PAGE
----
Not very far from this point, we ascended a hill on our left, and walking a short distance over our shoe-tops in dry nitrous earth, in a direction somewhat at a right angle with the avenue below, we arrived at the Pine Apple Bush, a large column, composed of a white, soft, crumbling material, with bifurcations extending from the floor to the ceiling. At a short distance, either to the right or left, you have a fine view of the avenue some twenty feet below, both up and down. Why this crumbling stalactite is called the Pine Apple Bush, I cannot divine. It stands however in a charming, secluded spot, inviting to repose; and we luxuriated in inhaling the all-inspiring air, while reclining on the clean, soft and dry salt petre earth.
All lovers of romantic scenery ought to visit this avenue, and all dyspeptic hypochondriacs and love-sick despondents should do likewise, for there is something wonderfully exhilarating in the air of Pensico. Our friend B. remarked while rolling on the salt petre earth at the Pine Apple Bush, that he felt “especially happy,” and whether from sympathy, air or what not, we all partook of the same feeling. The guide seeing the position of our fat friend, and hearing his remark, said, laughing most immoderately, “these sort of feelings would come over one, now and then in the Cave, but wait till you get in the Winding Way and see how you feel then.”
Having descended into the avenue we had left, we passed a number of stalactites and stalagmites, bearing a remarkable resemblance to coral, and a hundred or more paces beyond, arrived at a recess on the left, lined with innumerable crystals of dog-tooth spar, shining most brilliantly, called Angelica’s Grotto. One would think it almost sacrilege to deface a spot like this; yet, did a Clergyman (the back of the guide being turned,) deliberately demolish a number of beautiful crystals to inscribe the initials of his name.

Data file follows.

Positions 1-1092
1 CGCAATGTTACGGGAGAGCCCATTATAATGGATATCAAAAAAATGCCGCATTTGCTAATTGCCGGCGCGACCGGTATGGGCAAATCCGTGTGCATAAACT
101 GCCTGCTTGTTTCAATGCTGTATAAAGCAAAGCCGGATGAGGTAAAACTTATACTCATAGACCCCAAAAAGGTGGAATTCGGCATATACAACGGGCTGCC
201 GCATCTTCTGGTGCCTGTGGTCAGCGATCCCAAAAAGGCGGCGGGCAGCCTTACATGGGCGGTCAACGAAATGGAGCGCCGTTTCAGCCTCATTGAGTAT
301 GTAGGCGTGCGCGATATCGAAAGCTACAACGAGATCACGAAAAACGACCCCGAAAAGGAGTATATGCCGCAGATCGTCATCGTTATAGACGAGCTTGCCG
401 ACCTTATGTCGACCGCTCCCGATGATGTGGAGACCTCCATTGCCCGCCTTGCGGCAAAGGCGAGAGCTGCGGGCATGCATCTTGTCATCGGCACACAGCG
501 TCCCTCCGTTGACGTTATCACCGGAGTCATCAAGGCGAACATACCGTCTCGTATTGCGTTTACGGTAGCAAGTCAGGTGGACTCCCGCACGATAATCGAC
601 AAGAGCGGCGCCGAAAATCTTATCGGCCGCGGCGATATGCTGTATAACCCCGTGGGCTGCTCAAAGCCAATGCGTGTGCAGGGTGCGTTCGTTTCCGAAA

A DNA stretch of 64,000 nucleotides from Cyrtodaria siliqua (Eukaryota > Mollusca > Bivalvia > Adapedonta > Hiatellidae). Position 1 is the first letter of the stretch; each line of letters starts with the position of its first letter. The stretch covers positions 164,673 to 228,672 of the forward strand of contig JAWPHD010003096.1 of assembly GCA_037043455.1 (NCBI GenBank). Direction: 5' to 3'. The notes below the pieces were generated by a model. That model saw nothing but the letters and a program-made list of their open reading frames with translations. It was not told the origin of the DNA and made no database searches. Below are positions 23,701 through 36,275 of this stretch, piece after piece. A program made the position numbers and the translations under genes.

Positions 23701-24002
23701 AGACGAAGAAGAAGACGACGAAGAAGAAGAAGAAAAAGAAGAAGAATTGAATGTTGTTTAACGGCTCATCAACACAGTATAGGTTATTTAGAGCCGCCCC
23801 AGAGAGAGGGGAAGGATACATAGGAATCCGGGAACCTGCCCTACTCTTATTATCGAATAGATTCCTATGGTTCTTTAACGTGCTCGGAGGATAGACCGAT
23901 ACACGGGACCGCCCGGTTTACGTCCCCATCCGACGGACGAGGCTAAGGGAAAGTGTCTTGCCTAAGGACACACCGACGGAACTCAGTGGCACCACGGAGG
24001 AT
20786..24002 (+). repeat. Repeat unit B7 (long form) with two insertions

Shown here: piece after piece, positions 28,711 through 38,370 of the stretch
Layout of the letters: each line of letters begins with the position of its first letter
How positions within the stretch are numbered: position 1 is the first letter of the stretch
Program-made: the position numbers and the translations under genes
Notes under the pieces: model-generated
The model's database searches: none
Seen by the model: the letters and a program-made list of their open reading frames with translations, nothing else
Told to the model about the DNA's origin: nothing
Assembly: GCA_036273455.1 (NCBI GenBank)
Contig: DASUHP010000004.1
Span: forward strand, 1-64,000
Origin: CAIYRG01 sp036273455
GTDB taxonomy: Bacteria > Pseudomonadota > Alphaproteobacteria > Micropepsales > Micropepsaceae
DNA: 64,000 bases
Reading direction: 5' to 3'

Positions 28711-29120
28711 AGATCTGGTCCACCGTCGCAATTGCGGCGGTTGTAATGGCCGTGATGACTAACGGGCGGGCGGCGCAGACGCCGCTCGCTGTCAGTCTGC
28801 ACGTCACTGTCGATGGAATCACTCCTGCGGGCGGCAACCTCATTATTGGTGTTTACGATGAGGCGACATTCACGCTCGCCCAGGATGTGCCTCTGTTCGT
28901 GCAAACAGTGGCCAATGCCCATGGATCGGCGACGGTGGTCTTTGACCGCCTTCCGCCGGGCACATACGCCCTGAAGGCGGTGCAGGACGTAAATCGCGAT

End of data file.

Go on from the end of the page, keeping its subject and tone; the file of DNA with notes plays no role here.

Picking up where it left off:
Returning to the head of Pensico Avenue, we turned to our right, and entered the narrow pass which leads to the river, pursuing which, for a few hundred yards, descending all the while, at one or two places down a ladder or stone steps, we came to a path cut through a high and broad embankment of sand, which very soon conducted us to the much talked of and anxiously looked for Winding Way. The Winding Way, has, in the opinion of many, been channeled in the rock by the gradual attrition of water. If this be so, and appearances seem to support such belief, at what early age of the world did the work commence? Was it not when “the earth was without form and void,” thousands of years perhaps, before the date of the Mosaic account of the Creation? The Winding Way is one hundred and five feet long, eighteen inches wide, and from three to seven feet deep, widening out above, sufficiently to admit the free use of one’s arms. It is throughout tortuous, a perfect zig-zag, the terror of the Falstaffs and the ladies of “fat,